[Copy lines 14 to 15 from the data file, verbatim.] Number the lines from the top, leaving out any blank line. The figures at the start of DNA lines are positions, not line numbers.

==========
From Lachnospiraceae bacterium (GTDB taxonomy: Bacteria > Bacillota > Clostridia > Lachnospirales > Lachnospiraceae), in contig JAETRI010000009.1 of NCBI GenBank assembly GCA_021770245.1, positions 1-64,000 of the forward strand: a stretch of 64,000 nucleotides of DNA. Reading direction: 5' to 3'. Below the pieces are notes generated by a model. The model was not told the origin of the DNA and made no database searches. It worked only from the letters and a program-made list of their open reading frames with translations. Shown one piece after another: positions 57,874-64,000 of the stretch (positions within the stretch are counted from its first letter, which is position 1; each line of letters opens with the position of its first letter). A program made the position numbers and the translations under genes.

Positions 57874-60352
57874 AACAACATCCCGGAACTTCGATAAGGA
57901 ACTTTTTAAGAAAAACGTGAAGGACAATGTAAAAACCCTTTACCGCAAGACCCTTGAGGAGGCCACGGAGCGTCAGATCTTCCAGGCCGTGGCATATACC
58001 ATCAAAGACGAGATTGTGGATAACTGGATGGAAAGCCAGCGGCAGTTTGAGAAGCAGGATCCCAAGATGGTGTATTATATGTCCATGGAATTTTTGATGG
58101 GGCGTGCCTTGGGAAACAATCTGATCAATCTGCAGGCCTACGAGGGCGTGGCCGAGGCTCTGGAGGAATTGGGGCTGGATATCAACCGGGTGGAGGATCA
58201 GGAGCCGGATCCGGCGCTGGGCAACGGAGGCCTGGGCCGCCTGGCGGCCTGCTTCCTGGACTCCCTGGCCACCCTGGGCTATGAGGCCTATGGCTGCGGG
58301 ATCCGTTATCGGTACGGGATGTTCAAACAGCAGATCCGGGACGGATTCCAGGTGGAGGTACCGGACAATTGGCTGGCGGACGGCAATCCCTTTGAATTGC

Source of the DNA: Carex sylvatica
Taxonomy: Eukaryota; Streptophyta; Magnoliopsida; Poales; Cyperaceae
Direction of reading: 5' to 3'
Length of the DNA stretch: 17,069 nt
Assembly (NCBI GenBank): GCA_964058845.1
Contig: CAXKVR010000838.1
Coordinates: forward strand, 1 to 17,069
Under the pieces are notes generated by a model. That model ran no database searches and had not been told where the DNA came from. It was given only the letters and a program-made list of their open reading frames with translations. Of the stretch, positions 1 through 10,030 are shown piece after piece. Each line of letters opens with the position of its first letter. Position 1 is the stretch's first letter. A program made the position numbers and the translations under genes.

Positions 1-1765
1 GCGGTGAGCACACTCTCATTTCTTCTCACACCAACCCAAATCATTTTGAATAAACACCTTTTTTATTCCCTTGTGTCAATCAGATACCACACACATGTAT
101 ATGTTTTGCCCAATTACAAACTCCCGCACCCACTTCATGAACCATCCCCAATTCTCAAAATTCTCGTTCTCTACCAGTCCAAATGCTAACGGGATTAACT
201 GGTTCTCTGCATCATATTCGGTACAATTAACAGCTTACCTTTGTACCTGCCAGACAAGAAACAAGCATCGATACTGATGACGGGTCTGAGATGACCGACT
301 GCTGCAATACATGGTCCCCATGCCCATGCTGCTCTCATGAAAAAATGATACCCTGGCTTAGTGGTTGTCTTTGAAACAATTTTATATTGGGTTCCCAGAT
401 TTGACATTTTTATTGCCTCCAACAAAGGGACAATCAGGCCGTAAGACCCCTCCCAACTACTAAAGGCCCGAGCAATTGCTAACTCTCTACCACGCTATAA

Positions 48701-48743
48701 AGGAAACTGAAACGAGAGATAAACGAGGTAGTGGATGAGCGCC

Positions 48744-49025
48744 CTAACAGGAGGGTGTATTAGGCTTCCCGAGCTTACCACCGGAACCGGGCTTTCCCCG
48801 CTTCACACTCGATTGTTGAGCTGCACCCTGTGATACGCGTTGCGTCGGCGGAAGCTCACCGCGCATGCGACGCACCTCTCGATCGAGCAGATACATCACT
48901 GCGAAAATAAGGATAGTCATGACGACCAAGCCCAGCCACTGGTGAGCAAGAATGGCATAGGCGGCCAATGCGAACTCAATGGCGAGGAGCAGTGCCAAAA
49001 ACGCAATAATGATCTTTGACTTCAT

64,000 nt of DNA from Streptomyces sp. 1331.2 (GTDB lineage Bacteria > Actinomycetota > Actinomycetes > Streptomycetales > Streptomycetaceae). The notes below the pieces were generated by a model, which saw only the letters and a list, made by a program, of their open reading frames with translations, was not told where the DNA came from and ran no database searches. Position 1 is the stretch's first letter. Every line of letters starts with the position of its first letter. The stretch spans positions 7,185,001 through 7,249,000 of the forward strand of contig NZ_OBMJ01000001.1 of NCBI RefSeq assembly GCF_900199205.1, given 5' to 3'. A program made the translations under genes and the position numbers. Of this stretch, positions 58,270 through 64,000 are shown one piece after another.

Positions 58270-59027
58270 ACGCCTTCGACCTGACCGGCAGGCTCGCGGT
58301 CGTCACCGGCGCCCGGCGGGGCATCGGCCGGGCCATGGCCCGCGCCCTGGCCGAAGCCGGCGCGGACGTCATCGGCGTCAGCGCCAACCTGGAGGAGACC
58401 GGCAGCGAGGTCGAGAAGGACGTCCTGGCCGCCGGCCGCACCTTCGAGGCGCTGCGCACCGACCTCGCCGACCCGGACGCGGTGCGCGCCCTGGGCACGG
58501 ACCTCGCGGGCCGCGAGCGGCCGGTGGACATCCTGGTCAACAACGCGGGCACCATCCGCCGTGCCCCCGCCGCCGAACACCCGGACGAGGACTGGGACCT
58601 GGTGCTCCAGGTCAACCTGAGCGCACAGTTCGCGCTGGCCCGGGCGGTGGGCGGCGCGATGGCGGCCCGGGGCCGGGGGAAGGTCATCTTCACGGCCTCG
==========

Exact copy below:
Contig: CAXKVR010000838.1
Coordinates: forward strand, 1 to 17,069